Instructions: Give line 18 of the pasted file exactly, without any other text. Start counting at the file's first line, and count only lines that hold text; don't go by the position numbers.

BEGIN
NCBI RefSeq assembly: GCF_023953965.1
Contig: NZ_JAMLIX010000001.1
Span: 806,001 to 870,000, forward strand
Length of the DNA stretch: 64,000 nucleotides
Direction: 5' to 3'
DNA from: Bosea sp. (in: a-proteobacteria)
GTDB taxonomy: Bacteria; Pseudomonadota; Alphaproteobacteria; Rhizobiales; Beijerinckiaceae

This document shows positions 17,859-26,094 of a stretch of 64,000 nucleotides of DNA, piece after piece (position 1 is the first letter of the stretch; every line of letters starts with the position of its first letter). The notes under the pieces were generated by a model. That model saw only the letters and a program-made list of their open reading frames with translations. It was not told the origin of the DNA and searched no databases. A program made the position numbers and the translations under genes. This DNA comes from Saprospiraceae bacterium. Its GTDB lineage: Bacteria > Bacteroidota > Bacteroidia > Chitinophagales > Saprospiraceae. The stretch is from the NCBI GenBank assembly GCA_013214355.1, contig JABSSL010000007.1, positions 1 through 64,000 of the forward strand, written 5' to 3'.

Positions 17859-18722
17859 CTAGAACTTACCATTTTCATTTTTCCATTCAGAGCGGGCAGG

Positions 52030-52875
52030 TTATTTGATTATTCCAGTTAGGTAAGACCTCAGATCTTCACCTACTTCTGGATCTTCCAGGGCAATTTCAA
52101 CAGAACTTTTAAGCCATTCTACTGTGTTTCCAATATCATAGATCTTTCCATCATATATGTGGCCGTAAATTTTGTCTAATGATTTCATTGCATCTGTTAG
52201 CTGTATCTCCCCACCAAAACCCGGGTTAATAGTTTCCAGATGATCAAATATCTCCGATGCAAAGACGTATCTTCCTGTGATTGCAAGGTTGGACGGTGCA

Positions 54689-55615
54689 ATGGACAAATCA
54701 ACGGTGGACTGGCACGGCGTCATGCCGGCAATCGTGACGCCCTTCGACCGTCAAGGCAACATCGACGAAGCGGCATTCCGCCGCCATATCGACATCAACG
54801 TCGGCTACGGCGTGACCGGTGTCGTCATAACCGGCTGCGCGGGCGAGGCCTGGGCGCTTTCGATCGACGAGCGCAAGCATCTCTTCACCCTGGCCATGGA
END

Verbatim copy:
54801 TCGGCTACGGCGTGACCGGTGTCGTCATAACCGGCTGCGCGGGCGAGGCCTGGGCGCTTTCGATCGACGAGCGCAAGCATCTCTTCACCCTGGCCATGGA